The Byzantine shops yield numerous other examples of anti-pagan sentiment. A lion-shaped brass lamp found in a Christian residence (E5), for example, has a crude patch marring its back, where an image of Cybele probably once rode. Cybele rides a lion on similar sculptures and images on lamps, coins and medallions.(21) The goddess was probably removed from the lion lamp at Sardis so that its Christian owner would have no qualms about using it at home.

In one of the Christian restaurants (W1), a furniture support in the form of Attis, Cybele’s consort, had its face deliberately removed. In the House of Bronzes, across the road from the colonnade, excavators found an incense shovel with a cross on it and another defaced furniture support. In both instances, Christians clearly took exception to the pagan images.

A statue of Dionysus and a satyr was found in the bath-gymnasium’s latrine. A mutilated Dionysus marble table leg—the god’s face and genitalia appear to have been deliberately smashed—was removed from the upper story of shop E19. A lion table leg from the same shop, however, was not defaced in any way. The occupant, whether Jewish or Christian, discriminated only against pagan symbols.

But while pagan imagery was prohibited at Sardis during the Byzantine period, Christian and Jewish symbols were allowed. Though neither Jews nor Christians tolerated paganism, they respected each other’s religious symbols and therefore probably each other. There is no evidence at Sardis of defacement of either menorahs or crosses.

On the contrary, an inscription listing the city’s public fountains even mentions the fountain in the forecourt of the synagogue, meaning that at least the synagogue’s forecourt was open to all.(22) The very existence of the synagogue at this time, with its large size and rich decoration, proves the respect given it. The synagogue also shows evidence of renovations until at least the middle of the sixth century,(23) in apparent defiance of the 438 C.E. law of Theodosius II banning the repairb or construction of synagogues.(24)

Clearly Theodosius II’s law was not enforced at Sardis, and it may not have been enforced elsewhere either(25)—suggesting that actual relations between Christians and Jews were not as hostile as literary sources claim. In Israel, two other known synagogues were built while the law was in effect. An inscription in the mosaic pavement of the Gaza synagogue dates it to approximately 508 C.E.; a mosaic pavement of the Beth Alpha synagogue, south of the Sea of Galilee, also dates to the sixth century.(26) At least two more synagogues,c like the one at Maon, have been dated to the sixth century on stylistic grounds.(27) Some synagogues even coexisted with churches during the fifth and sixth centuries C.E. The magnificent synagogue at Capernaum, for example, which may date as late as the fifth century (and was certainly repaired at that late date), flourished cheek by jowl with the Christian church known as St. Peter’s House.d And synagogues and churches coexisted in the Golan into the seventh century.(28)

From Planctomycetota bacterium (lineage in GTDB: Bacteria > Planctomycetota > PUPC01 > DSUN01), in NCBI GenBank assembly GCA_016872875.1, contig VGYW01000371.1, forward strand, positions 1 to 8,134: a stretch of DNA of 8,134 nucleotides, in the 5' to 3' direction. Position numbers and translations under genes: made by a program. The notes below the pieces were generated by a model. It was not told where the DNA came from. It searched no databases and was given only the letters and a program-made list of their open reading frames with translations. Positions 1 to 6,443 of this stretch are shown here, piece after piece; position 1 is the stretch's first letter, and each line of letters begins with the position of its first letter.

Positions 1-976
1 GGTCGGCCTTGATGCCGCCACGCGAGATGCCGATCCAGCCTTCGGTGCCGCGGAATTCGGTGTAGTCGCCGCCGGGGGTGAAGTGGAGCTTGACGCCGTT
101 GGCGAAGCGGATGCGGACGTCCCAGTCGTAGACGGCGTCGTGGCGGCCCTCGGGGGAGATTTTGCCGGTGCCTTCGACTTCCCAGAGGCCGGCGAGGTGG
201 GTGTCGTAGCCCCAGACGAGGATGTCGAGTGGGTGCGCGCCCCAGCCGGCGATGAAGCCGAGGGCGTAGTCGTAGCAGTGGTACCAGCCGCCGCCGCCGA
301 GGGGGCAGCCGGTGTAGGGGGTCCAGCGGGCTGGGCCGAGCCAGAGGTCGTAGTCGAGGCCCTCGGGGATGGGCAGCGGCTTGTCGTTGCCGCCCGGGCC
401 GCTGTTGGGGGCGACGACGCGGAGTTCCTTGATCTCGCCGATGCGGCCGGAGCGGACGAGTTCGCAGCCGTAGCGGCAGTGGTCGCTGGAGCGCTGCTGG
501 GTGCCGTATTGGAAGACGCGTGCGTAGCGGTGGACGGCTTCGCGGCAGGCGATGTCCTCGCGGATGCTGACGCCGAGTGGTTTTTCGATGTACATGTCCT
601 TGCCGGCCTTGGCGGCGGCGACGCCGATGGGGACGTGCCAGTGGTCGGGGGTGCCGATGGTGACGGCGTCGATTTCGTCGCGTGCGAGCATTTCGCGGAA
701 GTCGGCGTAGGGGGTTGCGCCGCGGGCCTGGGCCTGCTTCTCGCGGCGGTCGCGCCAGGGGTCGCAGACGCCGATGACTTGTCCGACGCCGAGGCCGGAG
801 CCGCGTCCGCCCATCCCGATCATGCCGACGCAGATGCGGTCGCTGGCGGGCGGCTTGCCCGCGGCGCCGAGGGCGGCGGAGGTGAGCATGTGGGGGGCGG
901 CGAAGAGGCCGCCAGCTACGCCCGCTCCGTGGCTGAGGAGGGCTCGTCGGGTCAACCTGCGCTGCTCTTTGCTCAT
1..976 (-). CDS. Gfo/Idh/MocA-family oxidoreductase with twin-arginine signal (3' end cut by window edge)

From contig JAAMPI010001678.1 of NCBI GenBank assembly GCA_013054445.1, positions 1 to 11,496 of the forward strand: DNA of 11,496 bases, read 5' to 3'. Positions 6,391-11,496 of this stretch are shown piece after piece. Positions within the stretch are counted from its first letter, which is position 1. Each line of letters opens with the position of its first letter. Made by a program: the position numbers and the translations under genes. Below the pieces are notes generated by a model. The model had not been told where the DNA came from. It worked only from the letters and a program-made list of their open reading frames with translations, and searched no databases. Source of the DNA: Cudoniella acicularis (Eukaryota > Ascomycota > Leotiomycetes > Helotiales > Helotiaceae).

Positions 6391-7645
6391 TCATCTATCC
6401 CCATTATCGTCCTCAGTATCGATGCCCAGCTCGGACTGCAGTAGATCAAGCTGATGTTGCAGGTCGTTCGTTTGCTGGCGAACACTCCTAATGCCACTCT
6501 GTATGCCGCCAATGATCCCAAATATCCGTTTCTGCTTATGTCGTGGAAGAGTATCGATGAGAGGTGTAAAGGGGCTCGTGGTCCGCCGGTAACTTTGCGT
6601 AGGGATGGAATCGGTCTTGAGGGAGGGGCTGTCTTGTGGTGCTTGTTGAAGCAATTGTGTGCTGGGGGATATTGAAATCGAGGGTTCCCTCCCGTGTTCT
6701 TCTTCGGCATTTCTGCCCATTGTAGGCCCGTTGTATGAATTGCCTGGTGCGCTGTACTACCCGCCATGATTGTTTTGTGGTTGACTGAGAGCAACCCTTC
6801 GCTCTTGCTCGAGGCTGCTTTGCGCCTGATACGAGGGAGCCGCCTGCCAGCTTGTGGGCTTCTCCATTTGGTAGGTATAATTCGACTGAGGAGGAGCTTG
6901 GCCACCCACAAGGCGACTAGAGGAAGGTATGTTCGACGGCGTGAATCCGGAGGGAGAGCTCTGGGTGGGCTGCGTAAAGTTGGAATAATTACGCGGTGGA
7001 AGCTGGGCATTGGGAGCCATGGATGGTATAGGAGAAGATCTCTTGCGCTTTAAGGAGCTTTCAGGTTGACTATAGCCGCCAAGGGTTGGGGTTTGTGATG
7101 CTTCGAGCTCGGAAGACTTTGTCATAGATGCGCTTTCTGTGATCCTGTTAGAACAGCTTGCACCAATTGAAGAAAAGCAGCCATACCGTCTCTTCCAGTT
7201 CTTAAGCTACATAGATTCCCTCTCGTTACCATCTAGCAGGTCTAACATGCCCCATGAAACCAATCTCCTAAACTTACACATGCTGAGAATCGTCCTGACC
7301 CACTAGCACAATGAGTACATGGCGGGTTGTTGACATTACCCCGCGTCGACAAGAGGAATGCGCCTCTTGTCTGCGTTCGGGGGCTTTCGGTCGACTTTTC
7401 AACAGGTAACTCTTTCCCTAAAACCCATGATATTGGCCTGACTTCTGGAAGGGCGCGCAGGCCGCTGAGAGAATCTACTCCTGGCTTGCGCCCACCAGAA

Since prohibitions on the building and remodeling of synagogues were obviously not enforced, we must ask whether other restrictive laws were also ignored even though they remained on the books. The canon of the Council of Laodicea (late in the fourth century) forbade Christians from accepting New Year’s presents from Jews. But this implies that Jews and Christians had been exchanging New Year’s presents at least up to that time.(29) Are we to believe that this practice suddenly stopped?

Moreover, if Sardis is typical, there appear to have been no restrictions on where Jews could live and work. Jews and Christians shared the same colonnaded area, and their shops were interspersed, not segregated. Jews and Christians could also practice the same trade—producing and selling paints and dyes.

At Sardis, contacts between Jews and Christians were apparently frequent, just as we would expect in any urban setting with a mixed population. Jews had been a prominent part of city life at Sardis for hundreds of years, as the first-century historian Flavius Josephus and the donation inscriptions of the synagogue attest. The synagogue was located in the most central and frequented part of the city, and it remained a Jewish synagogue until it was destroyed, along with the rest of the city, early in the seventh century C.E.

Of course, people’s attitudes are always difficult to measure. One thing, however, is clear: There is no evidence of hate. Both Christians and Jews could proudly declare who they were, do the work they were trained to do, go where they wanted, live where they pleased and worship as they chose. This may not have been true everywhere in the early Byzantine world—and it was certainly not true in later periods—but in Sardis and many other places between the fourth and seventh centuries, a measure of tolerance and peace, even neighborliness, prevailed between Christians and Jews.

1. Steven B. Bowman and Anthony Cutler, “Anti-Semitism,” in The Oxford Dictionary of Byzantium, 3 vols., ed. Alexander P. Kazhdan (Oxford: Oxford Univ. Press, 1991), vol. 1, pp. 122–123; Bowman, “Jews,” ibid., vol. 2, pp. 1040–1041.

2. Bowman, “Jews,” p. 1041.

3. A. Thomas Kraabel, “Impact of the Discovery of the Sardis Synagogue,” in Sardis from Prehistoric to Roman Times, ed. George M.A. Hanfmann (Cambridge, MA: Harvard Univ. Press, 1983), p. 185.